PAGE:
​Any medication management initiative should focus on critical therapeutic categories, unnecessary medications, and the justification of psychopharmacologic meds. 

The BID (twice-daily) med pass initiative at The Pines, and other Genesis centers throughout the company, combined these initiatives and added components intended to increase staff efficiency and satisfaction as well as resident quality of life. Sound medical principles were used to evaluate medication profiles with the goal of optimizing medication administration timing and reducing unnecessary medications. 

John Loome, MD, chief medical officer for Genesis says, "One of the benefits of this initiative is its focused  attention on the principles of medication management and F-tag 329 by integrating  medication review and ongoing reduction of unnecessary meds into daily clinical processes.”

Getting Started

Always keep in mind that the guiding principle of any BID Med Pass Initiative is to perform a team evaluation of the current medication regimen with the goal of clinically appropriate, resident individualized, safe changes with the prescriber’s authorization and with follow-up monitoring to assess the resident’s reaction to the change;

Here a few tips on implementing a safe and successful BID med pass initiative:

  • Form a team: Achieving success requires a team effort and that team must include your key clinical staff members.
  • Check the regulations: Ensure that your process complies with applicable regulations and payor requirements.
  • Consult with the resident council and staff:  Ask the users how they would like to see things change
  • Update policies: Incorporate a med pass policy if you do not already have one.
  • Develop center operations processes to “sell” the plan:
    • Keep staff, patients, families and resident council informed;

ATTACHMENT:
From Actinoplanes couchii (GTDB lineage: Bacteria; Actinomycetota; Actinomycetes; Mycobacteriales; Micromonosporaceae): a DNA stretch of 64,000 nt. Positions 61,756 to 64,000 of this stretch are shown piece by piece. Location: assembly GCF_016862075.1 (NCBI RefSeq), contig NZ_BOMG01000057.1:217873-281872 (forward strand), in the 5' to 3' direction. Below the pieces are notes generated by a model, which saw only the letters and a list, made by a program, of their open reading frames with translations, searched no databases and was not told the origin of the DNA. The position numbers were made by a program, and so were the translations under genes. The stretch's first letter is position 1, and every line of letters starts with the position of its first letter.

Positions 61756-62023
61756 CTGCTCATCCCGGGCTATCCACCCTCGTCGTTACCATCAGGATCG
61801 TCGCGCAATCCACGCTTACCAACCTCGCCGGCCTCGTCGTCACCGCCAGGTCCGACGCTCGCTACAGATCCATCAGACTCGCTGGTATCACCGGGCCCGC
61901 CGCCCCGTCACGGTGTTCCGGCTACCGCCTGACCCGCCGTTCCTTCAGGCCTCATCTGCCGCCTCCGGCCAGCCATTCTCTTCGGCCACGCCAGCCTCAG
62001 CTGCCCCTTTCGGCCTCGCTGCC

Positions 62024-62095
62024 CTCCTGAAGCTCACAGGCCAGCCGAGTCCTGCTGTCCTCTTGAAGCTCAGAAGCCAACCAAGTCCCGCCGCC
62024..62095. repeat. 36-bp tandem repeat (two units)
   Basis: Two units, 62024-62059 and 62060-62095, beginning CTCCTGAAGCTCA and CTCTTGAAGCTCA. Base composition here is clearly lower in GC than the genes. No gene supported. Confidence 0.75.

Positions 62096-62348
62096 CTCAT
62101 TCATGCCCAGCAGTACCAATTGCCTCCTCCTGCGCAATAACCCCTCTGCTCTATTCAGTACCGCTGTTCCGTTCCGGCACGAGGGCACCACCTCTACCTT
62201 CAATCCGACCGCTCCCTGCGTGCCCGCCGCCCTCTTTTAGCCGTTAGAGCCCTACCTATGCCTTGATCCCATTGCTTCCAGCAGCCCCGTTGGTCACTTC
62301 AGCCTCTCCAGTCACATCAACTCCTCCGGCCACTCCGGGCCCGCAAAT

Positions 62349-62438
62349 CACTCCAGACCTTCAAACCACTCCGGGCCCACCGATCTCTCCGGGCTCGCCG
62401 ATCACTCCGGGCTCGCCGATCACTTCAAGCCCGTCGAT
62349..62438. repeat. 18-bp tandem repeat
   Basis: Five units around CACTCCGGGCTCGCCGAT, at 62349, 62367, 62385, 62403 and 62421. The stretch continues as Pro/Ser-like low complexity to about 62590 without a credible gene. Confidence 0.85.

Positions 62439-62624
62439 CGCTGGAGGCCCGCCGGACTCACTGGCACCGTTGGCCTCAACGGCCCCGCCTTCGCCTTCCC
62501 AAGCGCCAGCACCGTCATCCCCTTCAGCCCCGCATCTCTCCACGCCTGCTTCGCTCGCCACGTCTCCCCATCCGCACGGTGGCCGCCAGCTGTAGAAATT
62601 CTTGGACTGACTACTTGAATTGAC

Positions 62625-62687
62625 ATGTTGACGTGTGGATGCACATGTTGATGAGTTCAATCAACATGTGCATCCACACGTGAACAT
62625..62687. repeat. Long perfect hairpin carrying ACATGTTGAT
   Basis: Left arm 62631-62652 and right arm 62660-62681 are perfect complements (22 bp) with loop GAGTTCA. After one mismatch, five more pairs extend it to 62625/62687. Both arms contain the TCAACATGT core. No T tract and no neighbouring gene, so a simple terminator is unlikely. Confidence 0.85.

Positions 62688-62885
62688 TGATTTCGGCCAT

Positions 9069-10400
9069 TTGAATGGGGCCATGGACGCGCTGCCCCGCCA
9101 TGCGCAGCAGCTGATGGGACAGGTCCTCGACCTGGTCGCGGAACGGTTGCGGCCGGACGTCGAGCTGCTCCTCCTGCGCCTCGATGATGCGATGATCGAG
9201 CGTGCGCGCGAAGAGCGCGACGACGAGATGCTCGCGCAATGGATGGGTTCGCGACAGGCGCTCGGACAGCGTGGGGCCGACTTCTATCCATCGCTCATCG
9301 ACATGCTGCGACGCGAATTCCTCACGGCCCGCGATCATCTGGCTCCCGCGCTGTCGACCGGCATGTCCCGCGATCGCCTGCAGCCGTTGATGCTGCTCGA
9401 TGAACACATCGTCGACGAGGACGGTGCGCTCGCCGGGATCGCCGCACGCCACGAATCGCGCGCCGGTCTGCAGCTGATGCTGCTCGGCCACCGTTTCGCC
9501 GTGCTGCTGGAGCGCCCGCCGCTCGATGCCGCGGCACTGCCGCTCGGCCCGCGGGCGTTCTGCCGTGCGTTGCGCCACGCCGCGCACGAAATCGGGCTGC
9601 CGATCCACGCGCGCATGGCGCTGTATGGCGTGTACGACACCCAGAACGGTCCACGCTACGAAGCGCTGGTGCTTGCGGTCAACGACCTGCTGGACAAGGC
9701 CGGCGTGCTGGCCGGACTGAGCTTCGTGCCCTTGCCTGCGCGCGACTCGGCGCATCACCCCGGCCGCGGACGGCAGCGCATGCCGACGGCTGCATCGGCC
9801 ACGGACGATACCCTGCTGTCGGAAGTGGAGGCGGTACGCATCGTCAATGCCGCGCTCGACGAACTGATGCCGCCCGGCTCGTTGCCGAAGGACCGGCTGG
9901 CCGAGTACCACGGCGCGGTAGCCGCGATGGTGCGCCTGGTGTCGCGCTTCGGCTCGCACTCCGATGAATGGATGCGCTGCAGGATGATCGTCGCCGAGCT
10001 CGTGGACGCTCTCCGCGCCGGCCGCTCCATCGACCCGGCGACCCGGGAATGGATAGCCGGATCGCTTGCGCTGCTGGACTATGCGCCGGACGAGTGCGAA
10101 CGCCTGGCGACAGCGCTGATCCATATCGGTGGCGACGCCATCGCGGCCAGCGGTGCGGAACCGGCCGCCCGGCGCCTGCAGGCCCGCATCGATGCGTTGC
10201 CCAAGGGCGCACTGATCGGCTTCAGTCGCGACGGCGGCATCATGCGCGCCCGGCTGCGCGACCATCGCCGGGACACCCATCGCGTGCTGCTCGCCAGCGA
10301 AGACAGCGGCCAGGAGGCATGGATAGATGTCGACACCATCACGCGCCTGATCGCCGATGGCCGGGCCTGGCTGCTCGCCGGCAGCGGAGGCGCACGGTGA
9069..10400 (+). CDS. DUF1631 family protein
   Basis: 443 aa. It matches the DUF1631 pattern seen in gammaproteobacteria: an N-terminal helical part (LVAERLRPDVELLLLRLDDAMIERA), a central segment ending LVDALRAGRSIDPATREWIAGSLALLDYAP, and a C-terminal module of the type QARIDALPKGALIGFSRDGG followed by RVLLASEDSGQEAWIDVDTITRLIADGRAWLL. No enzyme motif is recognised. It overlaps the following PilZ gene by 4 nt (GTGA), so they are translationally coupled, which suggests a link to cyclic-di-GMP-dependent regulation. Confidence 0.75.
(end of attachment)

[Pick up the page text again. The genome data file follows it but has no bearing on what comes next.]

• Communicate with and engage the medical director and prescribers; and
    • Provide necessary education.
  • Develop clinical processes to ensure safe practice:
    • Review medication regimen for each patient.
      • Look for opportunities to reschedule using new times , identify duplicate therapy and consider long acting dosage forms.
    • Communicate proposed changes to prescribers.
    • Document approval for changes, such as new orders or progress note.
    • Do follow up monitoring and lab monitoring if indicated.
  • Develop external processes to gain assistance and expertise from available resources. From the pharmacy consultant perspective, Beth Coryea, PharmD, senior director of program development for Omnicare National Accounts, says, “Pharmacists are medication experts who serve as a key resource to center management and nursing staff transitioning to this model in the planning phase, through implementation and importantly, the follow up monitoring phase.” 
  • Utilize the services of the consultant pharmacist who can act as a clinical resource regarding med schedules and provide guidance on appropriate administration times and dose consolidation.
  • Create a tool kit that provides what’s needed to get the job done. This kit might include
     the following:
    • A step-by-step process guide;
    • Template letters to families and physicians announcing the program and its benefits; and
    • Clinical resources and in-service materials, including guidelines on timing for safe and effective medication administration.
  • Begin to develop alternative work flow processes for nursing staff.

A Worthwhile Initiative

Not all medications fall into this seemingly neat BID package. Several medications must be administered multiple times  a day to patients. And a BID med pass program works best with long-term residents. Medication regimens for short-stay patients, for example, those being care for in a tertiary care unit, might only be reviewed for dosing consolidation.

So, might it be a worthwhile initiative? From a leadership perspective, the answer is yes. Malenda Hoelscher, director of nursing at Mountainview Center in Rutland, Vt., the first Genesis BID med pass center, says, “What excites me the most about this initiative is that it truly embraces both resident choice and resident voice…the initiative in our center was resident-driven and yet from a leadership standpoint has also positively impacted clinical outcomes and nursing satisfaction. A true WIN-WIN for everyone involved.”

Marylee Grosso, RPh, is a senior director of clinical operations for Genesis HealthCare. A clinical pharmacist with over 25 years experience in the long term care industry, Grosso is responsible for corporate medication therapy management initiatives. She can be reached at Marylee.grosso@genesishcc.com or (978) 247-5190.